Dear Mrs. Cunningham…

Dear Mrs. Cunningham,

I write you today to share some information about your son Charles (also known as Charlie, Chuck, C-squared and C-dizzle).  As you know, Charles has been in the emergency management program for awhile.  As a faculy member who often is saddened to see students leave I have been gratified that we have been able to keep Charles for so many years.  I imagine as his mother you may wonder when he will finally complete college, get a full-time job and move forward with his life (or at least beyond college).  Mother to mother – I can fully appreciate how that question may become more pressing in your mind with each passing semester and no graduation on the near horizon.  Indeed, that is why I write you today.

I had an epiphany when sitting with a group of students yesterday after completing the Boys State exercise (Charles was in the group).  I recognized that I wasn’t really ready to let him go from the program…that I was dis-encouraging him from graduating.  Charles of course believes this has to do with the fact that I want him to continue his work on projects that are near and dear to my heart – projects such as Teen CERT.  Admittedly, I do not look forward to losing the time, energy and passion he puts into that program.  But truly that is not why I continue to suggest he seek additional majors to attach to his EM degree or take additional classes.

Some may think that I am dragging my feet because he is always at the ready to help with whatever is needed – be it EM related or not.  Indeed, he has explained the mechanics of cars many a time before in the past when I have been leary of auto repair shops; he has offered to give me rides to the campus on days when I am trapped on my street by snow that is too deep for my car to traverse; and, he is constantly picking lint or other debris off my suits as we go about places to make me more presentable (I imagine he does this to you as well as he has indicated that my daughter Cheyenne needs to get better at giving me the once over before letting me go out of the house – apparently you taught him well).  Alas, as nice as it is to have him around and at the ready to do a myriad of things that is not why I hesitate to encourage him to move forward.

I have reflected a long time on why it is that I have encouraged Charles to pursue a decade long journey toward his four year degree (which will allow me at least a handful more years with him).  Here is what I concluded Mrs. Cunningham, Charles represents something to me much bigger than himself…something that is at the core of my teaching existence.  He serves as a reminder to me of why I many years ago chose teaching over practice and why I continue to teach even on the days when I sometimes think other things may be more momentarily exciting or pay better.

You see, Charles is an example of the student that comes to our program not really understanding at the outset the depth of his potential.  His arrival on the scene was demarcated by a healthy mix of self-deprecating humor, genuine interest and blue collar charm; but,  I don’t believe he ever expected to emerge as a central figure in our program.  I believe in the beginning he just wanted to do what it took to get through the program and move on.  But over time, Charles emerged as more of a leader – not that this emergence changed a single thing about his personality.  Over time his honesty and reliability became more an enduring imprint of interaction with him than his quick, sarcastic wit and good-natured personality.  He started to watch over newer students – somethines teaching them things I wish he wouldn’t, but mostly sharing with them the passion he has developed for the field.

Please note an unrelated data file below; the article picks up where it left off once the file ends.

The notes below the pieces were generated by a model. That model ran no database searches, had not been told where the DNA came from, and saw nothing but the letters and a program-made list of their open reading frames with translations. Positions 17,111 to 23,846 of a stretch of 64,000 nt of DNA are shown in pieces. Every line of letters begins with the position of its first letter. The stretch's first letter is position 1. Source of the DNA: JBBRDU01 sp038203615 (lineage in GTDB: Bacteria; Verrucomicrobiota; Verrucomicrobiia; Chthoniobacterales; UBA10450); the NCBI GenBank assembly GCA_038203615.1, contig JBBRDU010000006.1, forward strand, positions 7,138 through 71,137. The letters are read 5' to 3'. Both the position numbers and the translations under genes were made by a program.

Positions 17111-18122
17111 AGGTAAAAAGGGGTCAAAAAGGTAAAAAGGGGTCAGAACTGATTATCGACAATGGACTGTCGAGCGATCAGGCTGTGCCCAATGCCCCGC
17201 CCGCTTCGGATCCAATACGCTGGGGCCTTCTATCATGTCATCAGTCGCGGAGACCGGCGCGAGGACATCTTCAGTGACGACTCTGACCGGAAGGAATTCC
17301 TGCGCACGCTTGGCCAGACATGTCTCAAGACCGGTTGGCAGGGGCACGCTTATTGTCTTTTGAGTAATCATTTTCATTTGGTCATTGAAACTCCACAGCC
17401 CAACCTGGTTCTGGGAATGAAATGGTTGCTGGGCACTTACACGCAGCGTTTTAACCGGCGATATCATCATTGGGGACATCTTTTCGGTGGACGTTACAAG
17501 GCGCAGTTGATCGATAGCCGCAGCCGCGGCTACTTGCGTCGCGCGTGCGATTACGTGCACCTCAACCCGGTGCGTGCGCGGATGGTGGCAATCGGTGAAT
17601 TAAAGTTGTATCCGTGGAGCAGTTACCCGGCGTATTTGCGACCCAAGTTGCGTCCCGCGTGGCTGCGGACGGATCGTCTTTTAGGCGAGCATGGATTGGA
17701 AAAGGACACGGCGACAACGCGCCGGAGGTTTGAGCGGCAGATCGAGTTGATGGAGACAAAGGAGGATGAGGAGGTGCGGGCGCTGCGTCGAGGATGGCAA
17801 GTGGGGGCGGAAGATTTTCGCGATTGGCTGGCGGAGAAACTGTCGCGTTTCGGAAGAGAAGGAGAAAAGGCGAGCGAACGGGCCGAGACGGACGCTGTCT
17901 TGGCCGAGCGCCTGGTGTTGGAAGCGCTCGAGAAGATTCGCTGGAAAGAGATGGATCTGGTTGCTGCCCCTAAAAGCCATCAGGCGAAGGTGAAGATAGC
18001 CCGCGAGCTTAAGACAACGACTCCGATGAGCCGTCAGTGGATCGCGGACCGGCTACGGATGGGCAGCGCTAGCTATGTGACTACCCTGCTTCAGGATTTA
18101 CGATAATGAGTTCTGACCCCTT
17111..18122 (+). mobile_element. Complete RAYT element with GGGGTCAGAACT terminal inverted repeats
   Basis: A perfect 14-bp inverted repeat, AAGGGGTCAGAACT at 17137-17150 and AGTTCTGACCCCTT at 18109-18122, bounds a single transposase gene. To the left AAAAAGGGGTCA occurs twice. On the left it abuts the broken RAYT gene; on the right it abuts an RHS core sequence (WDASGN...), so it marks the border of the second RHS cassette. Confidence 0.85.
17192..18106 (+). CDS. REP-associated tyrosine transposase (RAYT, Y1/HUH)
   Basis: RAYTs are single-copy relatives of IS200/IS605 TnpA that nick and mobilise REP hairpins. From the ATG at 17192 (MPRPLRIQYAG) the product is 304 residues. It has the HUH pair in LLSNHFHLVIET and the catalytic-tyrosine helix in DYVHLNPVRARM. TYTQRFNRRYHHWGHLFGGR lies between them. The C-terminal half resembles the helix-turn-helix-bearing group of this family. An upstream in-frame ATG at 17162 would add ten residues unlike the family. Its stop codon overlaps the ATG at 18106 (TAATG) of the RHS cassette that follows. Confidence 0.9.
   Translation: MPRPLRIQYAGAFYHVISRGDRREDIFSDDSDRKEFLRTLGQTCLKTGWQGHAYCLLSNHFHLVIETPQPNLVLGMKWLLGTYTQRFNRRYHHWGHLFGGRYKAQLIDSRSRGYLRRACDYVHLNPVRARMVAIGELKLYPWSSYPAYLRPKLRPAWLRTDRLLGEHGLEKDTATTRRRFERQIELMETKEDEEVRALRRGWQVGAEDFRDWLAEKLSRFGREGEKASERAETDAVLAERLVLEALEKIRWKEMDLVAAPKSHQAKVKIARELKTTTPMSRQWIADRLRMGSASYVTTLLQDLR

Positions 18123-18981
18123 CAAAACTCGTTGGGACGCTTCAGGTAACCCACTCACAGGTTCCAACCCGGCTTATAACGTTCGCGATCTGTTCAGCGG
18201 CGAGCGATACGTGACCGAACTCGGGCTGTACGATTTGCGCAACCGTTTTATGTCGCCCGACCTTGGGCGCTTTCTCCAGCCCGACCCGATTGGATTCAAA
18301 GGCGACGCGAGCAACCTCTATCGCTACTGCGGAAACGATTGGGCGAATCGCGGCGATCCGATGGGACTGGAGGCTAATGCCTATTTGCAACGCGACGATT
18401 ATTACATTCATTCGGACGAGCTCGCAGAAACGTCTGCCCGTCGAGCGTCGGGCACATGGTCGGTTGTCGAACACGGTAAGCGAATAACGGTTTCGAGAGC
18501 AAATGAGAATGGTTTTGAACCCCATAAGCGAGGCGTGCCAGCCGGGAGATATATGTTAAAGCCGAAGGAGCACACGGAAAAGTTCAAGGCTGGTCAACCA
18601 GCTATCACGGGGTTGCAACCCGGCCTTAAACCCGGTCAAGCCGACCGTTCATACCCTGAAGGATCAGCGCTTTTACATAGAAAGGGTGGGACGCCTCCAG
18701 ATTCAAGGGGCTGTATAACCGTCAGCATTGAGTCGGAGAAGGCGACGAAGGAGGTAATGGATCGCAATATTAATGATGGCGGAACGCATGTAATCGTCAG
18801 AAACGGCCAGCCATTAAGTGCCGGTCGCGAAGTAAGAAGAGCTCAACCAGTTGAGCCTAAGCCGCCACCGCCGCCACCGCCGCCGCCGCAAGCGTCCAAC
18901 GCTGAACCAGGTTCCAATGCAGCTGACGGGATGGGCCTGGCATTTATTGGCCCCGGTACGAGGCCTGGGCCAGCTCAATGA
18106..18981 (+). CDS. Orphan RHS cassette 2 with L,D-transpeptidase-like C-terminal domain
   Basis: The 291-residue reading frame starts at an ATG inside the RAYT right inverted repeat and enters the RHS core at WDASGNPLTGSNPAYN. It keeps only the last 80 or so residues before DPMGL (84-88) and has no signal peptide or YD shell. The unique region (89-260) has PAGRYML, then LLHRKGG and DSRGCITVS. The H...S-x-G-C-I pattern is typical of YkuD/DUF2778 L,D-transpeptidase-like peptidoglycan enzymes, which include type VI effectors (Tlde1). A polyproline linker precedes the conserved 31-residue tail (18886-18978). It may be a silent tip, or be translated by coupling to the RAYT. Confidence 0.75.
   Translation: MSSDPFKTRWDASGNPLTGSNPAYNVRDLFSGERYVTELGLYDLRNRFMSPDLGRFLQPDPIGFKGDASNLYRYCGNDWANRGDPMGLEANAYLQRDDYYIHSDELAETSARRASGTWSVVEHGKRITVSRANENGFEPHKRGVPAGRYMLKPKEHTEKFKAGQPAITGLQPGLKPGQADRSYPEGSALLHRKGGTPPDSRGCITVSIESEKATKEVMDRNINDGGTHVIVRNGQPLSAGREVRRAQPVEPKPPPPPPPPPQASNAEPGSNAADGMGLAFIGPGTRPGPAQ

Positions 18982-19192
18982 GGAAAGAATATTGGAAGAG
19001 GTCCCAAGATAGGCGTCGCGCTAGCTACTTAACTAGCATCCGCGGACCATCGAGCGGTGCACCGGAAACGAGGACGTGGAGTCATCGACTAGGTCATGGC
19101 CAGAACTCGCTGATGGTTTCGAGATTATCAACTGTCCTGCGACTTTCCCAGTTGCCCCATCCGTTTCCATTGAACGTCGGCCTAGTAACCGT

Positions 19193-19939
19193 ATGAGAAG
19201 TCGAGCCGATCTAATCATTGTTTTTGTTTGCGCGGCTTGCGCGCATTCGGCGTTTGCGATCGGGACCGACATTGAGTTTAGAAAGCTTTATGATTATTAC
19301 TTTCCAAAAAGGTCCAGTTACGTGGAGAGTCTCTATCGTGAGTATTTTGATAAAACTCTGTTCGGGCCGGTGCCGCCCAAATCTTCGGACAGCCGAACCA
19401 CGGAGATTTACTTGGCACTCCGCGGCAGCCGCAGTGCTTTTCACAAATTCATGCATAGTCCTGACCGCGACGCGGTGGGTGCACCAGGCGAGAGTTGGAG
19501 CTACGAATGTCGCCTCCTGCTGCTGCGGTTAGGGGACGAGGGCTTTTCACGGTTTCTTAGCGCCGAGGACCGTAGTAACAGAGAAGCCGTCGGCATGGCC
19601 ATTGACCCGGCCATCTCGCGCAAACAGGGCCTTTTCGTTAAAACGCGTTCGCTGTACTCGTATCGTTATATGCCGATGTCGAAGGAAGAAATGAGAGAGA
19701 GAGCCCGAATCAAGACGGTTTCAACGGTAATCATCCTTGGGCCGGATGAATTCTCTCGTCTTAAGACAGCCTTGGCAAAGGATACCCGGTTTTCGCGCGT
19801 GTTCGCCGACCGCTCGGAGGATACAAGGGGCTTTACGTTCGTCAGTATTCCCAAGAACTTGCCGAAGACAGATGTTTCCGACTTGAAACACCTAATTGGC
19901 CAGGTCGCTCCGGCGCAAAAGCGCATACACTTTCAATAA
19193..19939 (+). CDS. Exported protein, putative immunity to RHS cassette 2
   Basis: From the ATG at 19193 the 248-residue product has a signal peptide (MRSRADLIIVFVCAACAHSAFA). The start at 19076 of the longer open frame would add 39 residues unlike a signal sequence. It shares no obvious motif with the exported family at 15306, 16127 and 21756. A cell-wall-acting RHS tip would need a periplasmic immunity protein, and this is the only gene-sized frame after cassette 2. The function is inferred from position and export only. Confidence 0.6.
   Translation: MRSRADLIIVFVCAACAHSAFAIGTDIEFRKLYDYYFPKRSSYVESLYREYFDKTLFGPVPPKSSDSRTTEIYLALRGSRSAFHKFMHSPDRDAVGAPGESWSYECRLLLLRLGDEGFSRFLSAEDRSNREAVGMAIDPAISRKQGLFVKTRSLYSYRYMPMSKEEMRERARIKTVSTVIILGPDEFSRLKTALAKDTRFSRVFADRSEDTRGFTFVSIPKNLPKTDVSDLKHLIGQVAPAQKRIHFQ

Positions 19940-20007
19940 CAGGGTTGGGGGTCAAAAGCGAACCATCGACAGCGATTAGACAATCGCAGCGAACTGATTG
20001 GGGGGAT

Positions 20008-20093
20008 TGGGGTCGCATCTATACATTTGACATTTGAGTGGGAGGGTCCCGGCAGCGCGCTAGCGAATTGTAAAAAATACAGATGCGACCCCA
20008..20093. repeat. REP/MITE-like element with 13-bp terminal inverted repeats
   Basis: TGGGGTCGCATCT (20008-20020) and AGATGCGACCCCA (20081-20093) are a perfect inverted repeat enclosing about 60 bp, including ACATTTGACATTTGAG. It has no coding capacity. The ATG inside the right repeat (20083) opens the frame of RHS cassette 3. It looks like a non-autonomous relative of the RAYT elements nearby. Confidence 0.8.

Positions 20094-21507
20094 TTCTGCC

Now I look at Charles and am reminded of the sheer potential that often lies beneath the wise-cracking comments and try-and-get-away-with-stuff smiles of some of my students who do not yet know themselves the depth of their potential.  He reminds me by his example of why it is so important to look at each student individually and to examine what they bring to the table beyond the persona they evidence to friends in the classroom.  He reminds me that heart is one of the most integral components of success in the field of emergency management.

Charles has evolved to become not only an advocate, but also a leader in the program. He has also become a strong advocate of emergency management and a representation of the value of next generation creativity for the field.  His presence on the campus serves as a tangible reminder of why I do what I do.  And while there are others like him there really is only one C-dizzle.  So I hope you won’t mind if we keep him here with us for awhile longer – just until I retire in about 15 years.


Carol Cwiak

Day seven hundred and eleven of the new forty – obla di obla da

Ms. C